1. #1
    GAU-8's Avatar Senior Member
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    1. of course theere has been flying toys, years before there was ever any aircraft. much like the (chinese ? ) top with feathers on the top of it. but just curious...were PAPER AIRPLANES ever around before aircraft? im sure it wasnt called an "airplane"..maybe a paper dart, or something like that. just made me wonder..

    2. it has been long known that spiders silk is stronger than steel in such things as tensile strength an such. im sure its used somewhere in the world for its own use, but...

    is there any applications that spiders silk is being used in some form of industrial/ product or something? even if used in microscopic size. more or less a steel replacement. or are the properties other than its tensile strength flawed for everyday usage. i.e. short lifespan, brittle when cold, disfigures when warm, too many loose spiders in the spider silk room, man has artificial spider silk that gets the job done..etc etc.
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  2. #2
    GAU-8's Avatar Senior Member
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    1. of course theere has been flying toys, years before there was ever any aircraft. much like the (chinese ? ) top with feathers on the top of it. but just curious...were PAPER AIRPLANES ever around before aircraft? im sure it wasnt called an "airplane"..maybe a paper dart, or something like that. just made me wonder..

    2. it has been long known that spiders silk is stronger than steel in such things as tensile strength an such. im sure its used somewhere in the world for its own use, but...

    is there any applications that spiders silk is being used in some form of industrial/ product or something? even if used in microscopic size. more or less a steel replacement. or are the properties other than its tensile strength flawed for everyday usage. i.e. short lifespan, brittle when cold, disfigures when warm, too many loose spiders in the spider silk room, man has artificial spider silk that gets the job done..etc etc.
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  3. #3
    On spider silk, I've read that it performs well under all the conditions you mention. Good in all environmental conditions, lasts a long time, resists fatigue, etc.

    It's been used in small applications even in WWII, one example being for crosshairs on periscopes.

    It could be used for everything from body armor and arrestor cables, to building construction, were it not so rare and expensive. Artificial production is still very arduous, and the silk is of poorer quality than natural stuff.
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  4. #4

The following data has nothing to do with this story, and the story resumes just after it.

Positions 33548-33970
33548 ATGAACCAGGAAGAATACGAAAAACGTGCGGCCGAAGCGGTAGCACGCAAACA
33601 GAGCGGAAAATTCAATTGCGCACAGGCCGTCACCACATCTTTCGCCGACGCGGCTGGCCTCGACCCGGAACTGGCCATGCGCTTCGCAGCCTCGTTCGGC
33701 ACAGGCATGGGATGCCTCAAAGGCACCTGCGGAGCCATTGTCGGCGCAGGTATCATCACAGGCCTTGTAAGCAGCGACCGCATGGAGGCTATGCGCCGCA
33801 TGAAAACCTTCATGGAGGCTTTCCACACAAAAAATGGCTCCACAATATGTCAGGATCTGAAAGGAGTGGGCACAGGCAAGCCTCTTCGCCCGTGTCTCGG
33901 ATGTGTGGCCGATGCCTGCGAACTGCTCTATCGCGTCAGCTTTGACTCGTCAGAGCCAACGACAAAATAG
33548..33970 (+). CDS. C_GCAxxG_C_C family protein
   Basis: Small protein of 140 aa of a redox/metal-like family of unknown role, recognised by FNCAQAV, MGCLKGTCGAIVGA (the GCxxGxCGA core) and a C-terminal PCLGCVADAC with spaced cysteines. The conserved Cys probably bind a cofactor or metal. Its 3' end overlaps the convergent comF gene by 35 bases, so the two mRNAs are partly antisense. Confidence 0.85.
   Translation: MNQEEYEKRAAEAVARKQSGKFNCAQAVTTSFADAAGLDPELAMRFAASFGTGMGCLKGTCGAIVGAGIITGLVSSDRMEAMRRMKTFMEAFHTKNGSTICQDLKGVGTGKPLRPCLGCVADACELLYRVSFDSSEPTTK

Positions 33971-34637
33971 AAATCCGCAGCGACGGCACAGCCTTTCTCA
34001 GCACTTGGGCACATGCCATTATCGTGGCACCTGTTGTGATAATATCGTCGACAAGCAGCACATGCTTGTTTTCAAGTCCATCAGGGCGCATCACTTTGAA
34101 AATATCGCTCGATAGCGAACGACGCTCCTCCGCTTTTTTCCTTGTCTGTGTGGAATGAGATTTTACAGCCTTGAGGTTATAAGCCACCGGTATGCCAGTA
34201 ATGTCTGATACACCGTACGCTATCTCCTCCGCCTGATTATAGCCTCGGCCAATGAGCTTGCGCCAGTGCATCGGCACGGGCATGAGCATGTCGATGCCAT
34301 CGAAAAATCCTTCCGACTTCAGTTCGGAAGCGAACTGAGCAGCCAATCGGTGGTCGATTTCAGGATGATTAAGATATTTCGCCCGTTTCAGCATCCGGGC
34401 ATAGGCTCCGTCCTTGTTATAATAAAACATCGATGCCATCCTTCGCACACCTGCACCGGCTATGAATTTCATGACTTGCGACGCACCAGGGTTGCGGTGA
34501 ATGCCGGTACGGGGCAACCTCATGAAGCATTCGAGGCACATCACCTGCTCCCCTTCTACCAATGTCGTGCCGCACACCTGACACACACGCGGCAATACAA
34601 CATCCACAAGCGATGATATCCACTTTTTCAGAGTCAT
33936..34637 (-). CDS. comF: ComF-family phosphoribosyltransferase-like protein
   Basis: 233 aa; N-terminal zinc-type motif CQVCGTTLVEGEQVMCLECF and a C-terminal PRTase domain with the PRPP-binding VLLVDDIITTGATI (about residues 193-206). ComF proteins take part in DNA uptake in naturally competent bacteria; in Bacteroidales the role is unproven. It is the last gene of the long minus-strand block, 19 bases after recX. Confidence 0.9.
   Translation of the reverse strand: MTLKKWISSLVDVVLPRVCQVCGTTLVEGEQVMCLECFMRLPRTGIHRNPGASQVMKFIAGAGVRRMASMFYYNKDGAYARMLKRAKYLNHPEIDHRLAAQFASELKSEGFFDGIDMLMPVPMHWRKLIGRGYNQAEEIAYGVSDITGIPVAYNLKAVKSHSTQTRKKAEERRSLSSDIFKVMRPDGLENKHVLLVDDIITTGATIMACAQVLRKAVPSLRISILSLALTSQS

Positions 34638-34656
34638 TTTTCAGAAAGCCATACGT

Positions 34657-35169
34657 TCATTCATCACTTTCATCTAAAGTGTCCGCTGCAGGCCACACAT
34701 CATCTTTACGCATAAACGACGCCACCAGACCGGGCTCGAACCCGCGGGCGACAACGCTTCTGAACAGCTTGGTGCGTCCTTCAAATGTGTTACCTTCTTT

Spider silk proteins are produced in the milk of genetically engineered goats. Once the proteins are seperated out of the milk, silk is produced using almost the same process a spider uses. The last I heard, the proteins are extruded through a nozzle with many microscopic holes in it. The nozzle is similar to a spider's spinnerets but, as FG said, the quality of the silk is very much inferior to even steel in terms of tensile strength. They were working on different nozzles so they may be producing better silk by now.

    Sometimes reality is stranger than fiction.

    --Outlaw.
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  5. #5
    GAU-8's Avatar Senior Member
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    so what about paper airplanes? if so, did they have a specific name (like paper flyer, or paper dart)? and by chance was this used to explore future of flight by looking at the simple dynamics of the paper planes?
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  6. #6
    R_Target's Avatar Senior Member
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    My guess would be that they were derived from early kites. Check this out: Paper Plane History.
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  7. #7
    I was round at a friend's house helping to build a model of a stone viaduct. Stupidly, I plunged the point of my scalpel deep into the ball of my thumb producing a puncture that just wouldn't stop bleeding.

    That is, until my friend's mother went into an understairs cupboard and grabbed a handful of spiders' web. She rolled the fibres into a small pad and pressed it over the wound adjuring me to hold it there. After a few minutes the pad had turned into a smooth & dry scab which stopped the blood and protected my thumb for days until it eventually wore away after about a week of normal hand-washing.
    Spider web contains a large amount of the blood clotting agent, keratin, and that's why the flow stopped - while the strength of the silk must be why the artificial scab endured so long. It worked so well that I was able to go back to using my thumb within half an hour. I've used this method many times now for patching small cuts.

    B
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  8. #8
    Ouch! I'll have to add some cobwebs to my first aid kit.

    If you've got a spare half an hour, have a listen to this radio programme:

    http://www.bbc.co.uk/radio4/science/...d_20061109.ram

    It highlights some of the potential applications of spider's silk. And there's some stuff on aerial photography too.
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